How Important Is the Iowa Caucus?

Format
mla apa chicago
Your Citation
Murse, Tom. "How Important Is the Iowa Caucus?" ThoughtCo, Aug. 23, 2016, thoughtco.com/how-important-is-the-iowa-caucus-3367521. Murse, Tom. (2016, August 23). How Important Is the Iowa Caucus? Retrieved from https://www.thoughtco.com/how-important-is-the-iowa-caucus-3367521 Murse, Tom. "How Important Is the Iowa Caucus?" ThoughtCo. https://www.thoughtco.com/how-important-is-the-iowa-caucus-3367521 (accessed September 21, 2017).
01
of 06

You Can Win the Iowa Caucus and Still Lose the Nomination

Ted Cruz
Republican U.S. Sen. Ted Cruz is worth more than $1 million, according to personal financial disclosures. Alex Wong/Getty Images News

The Iowa caucuses are important primarily because they get tons of ink every four years as candidates flock there for what has become known as the "first in the nation" electoral contest in the race for President of the United States. 

That's right: The importance of the Iowa caucus has little to do with being a sound predictor of electoral preferences and more to do with the amount of attention it gets. The Iowa Caucuses have become almost as big a media event as Super Tuesday.

How important really are the Iowa caucuses? How many Iowa caucus winners have actually gone on to win their party's nomination for president?

Here's a clue: It's not as many as you might think.

Related Story: Iowa Caucus Winners Through History

Republican voters in Iowa have sided with their party's eventual nominees only half the time in the seven competitive races since 1976, according to caucus records. Democratic voters in that state, on the other hand, have fared much better, supporting all but a couple of the eventual nominees since 1972.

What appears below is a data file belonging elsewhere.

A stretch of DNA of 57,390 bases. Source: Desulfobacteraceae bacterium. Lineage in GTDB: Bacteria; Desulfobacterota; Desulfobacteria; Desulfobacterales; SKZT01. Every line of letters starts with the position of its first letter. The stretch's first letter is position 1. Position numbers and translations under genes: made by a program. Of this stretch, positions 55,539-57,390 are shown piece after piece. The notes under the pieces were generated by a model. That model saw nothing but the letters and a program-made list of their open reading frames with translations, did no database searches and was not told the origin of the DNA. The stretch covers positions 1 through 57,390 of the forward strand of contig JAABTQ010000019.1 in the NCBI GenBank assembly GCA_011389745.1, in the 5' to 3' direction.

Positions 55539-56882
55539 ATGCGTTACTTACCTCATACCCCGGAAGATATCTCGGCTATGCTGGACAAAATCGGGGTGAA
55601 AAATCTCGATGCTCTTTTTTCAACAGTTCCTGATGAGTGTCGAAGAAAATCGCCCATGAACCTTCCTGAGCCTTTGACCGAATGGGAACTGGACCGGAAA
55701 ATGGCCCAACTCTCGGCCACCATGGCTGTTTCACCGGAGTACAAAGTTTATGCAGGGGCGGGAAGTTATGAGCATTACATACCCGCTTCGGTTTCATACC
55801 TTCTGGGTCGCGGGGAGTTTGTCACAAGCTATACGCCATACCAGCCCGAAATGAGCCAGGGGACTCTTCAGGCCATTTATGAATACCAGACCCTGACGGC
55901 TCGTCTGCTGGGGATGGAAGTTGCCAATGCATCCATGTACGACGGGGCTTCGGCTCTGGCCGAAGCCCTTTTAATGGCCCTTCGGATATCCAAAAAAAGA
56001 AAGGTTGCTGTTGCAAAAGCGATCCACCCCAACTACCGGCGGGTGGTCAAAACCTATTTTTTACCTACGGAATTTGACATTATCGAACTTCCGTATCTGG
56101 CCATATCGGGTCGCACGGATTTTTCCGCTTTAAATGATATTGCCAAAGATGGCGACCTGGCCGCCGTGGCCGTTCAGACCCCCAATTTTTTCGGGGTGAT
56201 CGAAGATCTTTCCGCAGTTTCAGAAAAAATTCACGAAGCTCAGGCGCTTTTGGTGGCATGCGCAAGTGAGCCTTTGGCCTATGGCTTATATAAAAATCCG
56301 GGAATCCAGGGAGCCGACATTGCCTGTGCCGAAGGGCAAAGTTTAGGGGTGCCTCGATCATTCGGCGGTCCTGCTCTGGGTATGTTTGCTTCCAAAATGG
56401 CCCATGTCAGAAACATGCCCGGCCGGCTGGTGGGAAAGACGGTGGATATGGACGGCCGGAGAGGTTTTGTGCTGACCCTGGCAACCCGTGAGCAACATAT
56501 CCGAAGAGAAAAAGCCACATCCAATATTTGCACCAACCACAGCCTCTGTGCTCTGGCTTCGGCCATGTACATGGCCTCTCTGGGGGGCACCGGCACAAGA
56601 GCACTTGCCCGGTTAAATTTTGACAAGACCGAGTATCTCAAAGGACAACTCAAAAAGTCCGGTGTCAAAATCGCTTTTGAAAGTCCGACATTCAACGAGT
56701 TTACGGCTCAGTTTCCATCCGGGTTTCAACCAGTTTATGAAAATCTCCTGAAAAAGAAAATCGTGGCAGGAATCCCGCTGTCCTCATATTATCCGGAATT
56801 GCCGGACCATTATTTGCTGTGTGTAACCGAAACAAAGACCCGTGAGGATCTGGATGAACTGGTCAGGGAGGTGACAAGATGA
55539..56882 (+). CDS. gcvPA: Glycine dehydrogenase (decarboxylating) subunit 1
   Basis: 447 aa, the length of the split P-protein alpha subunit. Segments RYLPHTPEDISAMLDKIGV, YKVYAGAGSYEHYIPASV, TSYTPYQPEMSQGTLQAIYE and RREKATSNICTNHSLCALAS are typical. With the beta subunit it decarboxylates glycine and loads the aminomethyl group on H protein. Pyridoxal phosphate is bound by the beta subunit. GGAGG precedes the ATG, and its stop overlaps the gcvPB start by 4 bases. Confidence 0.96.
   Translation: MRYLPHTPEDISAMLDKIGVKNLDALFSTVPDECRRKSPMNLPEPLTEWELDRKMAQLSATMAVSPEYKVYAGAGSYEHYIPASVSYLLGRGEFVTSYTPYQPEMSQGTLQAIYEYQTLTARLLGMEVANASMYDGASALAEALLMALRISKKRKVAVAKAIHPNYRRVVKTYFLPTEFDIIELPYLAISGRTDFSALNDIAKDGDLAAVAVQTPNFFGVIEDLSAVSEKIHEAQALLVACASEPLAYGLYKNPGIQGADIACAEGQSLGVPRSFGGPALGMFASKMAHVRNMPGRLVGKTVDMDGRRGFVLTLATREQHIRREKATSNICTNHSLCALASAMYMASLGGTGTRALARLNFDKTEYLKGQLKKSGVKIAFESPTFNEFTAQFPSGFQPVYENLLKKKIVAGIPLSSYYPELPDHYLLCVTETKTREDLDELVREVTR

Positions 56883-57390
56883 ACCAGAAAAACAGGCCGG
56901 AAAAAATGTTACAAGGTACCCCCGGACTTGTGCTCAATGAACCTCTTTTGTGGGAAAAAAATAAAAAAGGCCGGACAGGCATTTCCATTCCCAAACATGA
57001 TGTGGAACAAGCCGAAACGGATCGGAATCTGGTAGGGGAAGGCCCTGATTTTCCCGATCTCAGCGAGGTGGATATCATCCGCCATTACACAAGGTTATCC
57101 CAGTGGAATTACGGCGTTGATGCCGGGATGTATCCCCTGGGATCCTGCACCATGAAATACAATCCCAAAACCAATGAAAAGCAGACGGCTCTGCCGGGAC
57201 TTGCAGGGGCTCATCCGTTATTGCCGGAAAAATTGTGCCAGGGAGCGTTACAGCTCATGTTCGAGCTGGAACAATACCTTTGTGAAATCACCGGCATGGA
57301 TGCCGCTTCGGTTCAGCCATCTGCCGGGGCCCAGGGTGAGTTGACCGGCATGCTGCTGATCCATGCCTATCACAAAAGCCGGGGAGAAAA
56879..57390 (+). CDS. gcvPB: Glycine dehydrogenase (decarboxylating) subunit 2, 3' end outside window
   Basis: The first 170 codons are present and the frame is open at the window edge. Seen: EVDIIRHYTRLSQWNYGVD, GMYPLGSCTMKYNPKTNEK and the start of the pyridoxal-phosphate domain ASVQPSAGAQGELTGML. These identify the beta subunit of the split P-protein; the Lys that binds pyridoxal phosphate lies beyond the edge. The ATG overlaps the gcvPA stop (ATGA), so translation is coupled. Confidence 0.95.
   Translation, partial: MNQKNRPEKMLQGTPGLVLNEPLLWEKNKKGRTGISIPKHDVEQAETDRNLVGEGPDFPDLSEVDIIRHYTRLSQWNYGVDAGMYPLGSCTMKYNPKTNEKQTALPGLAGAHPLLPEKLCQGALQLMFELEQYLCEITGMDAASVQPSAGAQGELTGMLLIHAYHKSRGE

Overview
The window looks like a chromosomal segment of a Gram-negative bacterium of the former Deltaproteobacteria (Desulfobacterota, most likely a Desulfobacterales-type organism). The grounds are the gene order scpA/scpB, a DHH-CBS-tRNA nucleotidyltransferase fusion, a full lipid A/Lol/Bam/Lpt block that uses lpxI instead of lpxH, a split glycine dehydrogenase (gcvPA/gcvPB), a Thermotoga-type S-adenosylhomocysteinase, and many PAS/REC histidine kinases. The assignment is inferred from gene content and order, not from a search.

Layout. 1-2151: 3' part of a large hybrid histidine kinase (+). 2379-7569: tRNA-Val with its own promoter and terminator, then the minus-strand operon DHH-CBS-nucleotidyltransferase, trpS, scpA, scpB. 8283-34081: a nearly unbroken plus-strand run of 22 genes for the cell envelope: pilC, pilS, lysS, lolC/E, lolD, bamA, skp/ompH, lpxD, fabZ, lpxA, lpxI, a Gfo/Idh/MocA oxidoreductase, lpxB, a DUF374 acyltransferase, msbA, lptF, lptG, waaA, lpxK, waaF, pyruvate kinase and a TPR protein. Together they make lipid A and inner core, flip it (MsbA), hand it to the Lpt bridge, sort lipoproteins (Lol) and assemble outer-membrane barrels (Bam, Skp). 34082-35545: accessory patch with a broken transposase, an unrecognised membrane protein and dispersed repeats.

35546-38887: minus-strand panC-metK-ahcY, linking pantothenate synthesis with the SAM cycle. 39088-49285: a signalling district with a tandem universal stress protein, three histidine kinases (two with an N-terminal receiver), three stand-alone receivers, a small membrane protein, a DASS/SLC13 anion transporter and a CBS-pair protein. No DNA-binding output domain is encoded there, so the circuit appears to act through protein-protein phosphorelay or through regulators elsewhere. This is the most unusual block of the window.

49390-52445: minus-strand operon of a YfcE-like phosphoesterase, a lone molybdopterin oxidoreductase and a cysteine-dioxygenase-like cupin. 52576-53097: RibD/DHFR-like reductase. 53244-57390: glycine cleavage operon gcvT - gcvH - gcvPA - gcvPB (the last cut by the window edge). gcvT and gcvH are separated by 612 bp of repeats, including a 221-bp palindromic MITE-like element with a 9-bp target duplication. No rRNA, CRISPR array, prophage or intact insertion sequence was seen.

So where has Iowa gone wrong? Which Iowa caucus winners failed to seal the deal for their party's presidential nomination? Here's a look at several Iowa caucus winners since 1972 who turned out to be losers in that year's presidential nomination contest.

In the most recent presidential election, in 2016, U.S. Sen. Ted Cruz of Texas won the Iowa caucuses but lost the Republican presidential nomination to billionaire real estate developer and reality television star Donald Trump.

But who were the other candidates who won Iowa but lost the nomination?

Here's a look.

02
of 06

Mike Huckabee - 2008 Iowa Caucus Winner

Mike Huckabee
Republican presidential hopeful and former Arkansas Gov. Mike Huckabee speaks to supporters after winning the Iowa caucuses in 2008. He lost the race for nomination. Cliff Hawkins/Getty Images News

Former Arkansas Gov.-turned Fox News celebrity Mike Huckabee beat out five other candidates in the 2008 Iowa caucuses, including former Massachusetts Gov. Mitt Romney and former New York Mayor Rudy Giuliani.

Huckabee won 34.4 percent of the vote, according to Iowa caucus results data. His nearest competitor was Romney, who got only 25.2 percent.

Huckabee later withdrew from the contest, and U.S. Sen. John McCain of Arizona went on to win the Republican presidential nomination. McCain lost the fall election to then-Democratic U.S. Sen. Barack Obama.